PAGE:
Turkey introduces ‘clean school’ project as students set to return to schools
As schools across Turkey grapple with bringing children back into the classroom on Sept. 21, the Education Ministry has introduced a “clean school” project, along with a string of efforts to take precautionary measures against any potential outbreak of COVID-19 at school.
The project will ensure hygiene rules are followed strictly in schools, where inspections will be carried out frequently. Schools that adhere to anti-coronavirus rules well will be widely recognized as “clean.”
“We have carried out simulations on what to do on Sept. 21 when the class bells ring,” Selçuk said during a speech at a ceremony for the “My School is Clean” project.
Selçuk said that some 2,000 inspectors will perform checks in schools, while stressing that the ministry has detected what each school needs or lacks.
“We want schools to self-evaluate. Our planning is ready for every possible scenario,” he said.
“We are sure that the more we care about our students’ health, the more their parents will trust the schools,” he added.
Selçuk added that even though schools obtain the “clean school” recognition, sustainability is important.
“The school’s one-time hygiene is not enough, it should be continuous,” Selçuk said, stressing that schools will be checked to see if they continue to carry out measures.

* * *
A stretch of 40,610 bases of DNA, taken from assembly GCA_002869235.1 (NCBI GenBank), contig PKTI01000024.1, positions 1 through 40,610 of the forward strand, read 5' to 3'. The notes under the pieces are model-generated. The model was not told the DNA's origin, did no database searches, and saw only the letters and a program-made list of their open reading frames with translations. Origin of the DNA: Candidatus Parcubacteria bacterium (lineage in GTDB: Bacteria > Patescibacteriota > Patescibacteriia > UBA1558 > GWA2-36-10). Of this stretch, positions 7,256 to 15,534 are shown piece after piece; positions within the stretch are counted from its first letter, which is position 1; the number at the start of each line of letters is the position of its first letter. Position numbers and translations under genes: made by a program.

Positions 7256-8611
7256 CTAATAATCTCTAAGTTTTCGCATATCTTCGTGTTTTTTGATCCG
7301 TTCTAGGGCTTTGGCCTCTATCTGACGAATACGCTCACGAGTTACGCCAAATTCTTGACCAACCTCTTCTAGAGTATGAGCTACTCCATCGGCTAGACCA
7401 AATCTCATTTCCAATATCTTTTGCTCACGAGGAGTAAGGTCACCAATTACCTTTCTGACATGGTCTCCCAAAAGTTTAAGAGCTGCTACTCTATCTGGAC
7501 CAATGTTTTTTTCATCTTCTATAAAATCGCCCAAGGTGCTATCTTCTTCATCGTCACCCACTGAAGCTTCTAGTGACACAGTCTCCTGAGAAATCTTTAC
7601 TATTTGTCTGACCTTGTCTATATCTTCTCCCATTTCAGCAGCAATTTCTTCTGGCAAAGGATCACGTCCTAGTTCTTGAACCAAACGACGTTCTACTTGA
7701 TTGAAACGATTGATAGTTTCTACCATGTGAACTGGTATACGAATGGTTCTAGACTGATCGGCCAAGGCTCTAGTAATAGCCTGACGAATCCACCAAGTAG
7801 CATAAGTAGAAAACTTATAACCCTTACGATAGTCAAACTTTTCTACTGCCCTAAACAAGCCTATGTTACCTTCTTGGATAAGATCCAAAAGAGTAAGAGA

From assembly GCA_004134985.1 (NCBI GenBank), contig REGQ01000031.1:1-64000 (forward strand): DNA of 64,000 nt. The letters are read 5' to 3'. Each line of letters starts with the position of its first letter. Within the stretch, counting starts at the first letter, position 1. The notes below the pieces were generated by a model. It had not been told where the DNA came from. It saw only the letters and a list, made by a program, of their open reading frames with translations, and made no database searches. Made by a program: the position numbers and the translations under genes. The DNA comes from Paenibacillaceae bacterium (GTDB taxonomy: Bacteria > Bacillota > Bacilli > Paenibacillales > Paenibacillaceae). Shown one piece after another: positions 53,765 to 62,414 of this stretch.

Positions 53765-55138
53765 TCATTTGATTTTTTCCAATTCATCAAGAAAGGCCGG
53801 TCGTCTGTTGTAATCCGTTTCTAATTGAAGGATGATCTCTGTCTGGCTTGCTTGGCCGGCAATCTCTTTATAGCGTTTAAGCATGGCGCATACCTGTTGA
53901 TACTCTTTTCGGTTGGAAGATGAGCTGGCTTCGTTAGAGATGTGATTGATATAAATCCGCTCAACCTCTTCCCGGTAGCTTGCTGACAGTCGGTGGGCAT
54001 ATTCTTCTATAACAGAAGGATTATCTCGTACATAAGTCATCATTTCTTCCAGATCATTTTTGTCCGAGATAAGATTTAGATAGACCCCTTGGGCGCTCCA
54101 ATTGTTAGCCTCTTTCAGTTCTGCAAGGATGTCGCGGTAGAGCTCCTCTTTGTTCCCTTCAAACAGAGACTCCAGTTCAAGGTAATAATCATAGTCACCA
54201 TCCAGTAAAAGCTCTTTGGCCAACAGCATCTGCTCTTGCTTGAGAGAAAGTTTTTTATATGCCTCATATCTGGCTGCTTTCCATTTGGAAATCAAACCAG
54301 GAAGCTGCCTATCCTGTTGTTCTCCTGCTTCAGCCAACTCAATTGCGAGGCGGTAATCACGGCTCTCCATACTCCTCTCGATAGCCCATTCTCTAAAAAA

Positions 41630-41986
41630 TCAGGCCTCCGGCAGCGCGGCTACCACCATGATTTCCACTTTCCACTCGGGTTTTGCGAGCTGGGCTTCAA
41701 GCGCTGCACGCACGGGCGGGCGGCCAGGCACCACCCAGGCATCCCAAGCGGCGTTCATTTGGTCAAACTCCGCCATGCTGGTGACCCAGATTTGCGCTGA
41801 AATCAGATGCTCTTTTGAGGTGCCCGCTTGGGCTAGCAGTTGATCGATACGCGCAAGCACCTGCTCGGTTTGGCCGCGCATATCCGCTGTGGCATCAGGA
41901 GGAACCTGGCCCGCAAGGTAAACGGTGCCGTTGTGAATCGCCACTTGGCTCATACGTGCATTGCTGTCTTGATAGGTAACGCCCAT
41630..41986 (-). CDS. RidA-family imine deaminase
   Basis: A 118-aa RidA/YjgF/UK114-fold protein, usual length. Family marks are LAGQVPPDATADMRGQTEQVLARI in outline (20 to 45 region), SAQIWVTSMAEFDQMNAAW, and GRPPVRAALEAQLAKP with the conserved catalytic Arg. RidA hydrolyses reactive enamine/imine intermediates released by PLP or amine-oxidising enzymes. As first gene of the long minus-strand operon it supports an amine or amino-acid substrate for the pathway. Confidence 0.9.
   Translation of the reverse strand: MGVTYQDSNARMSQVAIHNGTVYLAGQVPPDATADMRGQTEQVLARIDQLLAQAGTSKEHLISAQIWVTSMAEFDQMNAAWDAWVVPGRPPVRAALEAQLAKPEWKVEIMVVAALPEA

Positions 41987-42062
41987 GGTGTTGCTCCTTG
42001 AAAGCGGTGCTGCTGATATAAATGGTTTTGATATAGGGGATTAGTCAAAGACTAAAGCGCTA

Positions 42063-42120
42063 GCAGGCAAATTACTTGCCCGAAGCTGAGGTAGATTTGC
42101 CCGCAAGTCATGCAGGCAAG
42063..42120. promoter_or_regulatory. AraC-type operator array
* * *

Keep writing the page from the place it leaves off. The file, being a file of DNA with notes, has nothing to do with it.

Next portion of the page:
“We are trying to promote the cleanliness of schools and a health hygiene inspection,” he said.
Selçuk also added that the ministry has been carrying out works to “continuously” keep the schools clean.
“We also prepared a software to monitor this,” he said.
The ministry will not only tell the schools what they are lacking, but also will help them meet these conditions, the minister said.
“The supply of disinfectants and masks are on the table as well,” he added.
Discussions with Science Board ongoing
Selçuk also said that the ministry is working in coordination with other institutions and ministries and has also been discussing the re-opening of schools with the Science Board.
“We are trying to open schools on Sept. 21 and we are discussing what we will win or lose if schools are not opened with the Science Board,” he said.
Selçuk also said that there will be a reduction in the material of the national curriculum.
“If they tell us that there will be no risks at certain phases, then we will open [the schools] during those phases,” he said.
On distant education, the minister said that there are regions that lack the necessary infrastructure and the ministry is working on plans for those regions.
Last week, Selçuk said that Turkey will reopen schools on Sept. 21 with measures in place to counter the coronavirus and that students will return to classrooms gradually and in phases.
The new school year will commence nationwide on Aug. 31 with classes held remotely.
Private schools may start online classes from Aug. 17.
Schools across the country were closed in mid-March as part of measures to curb the spread of coronavirus.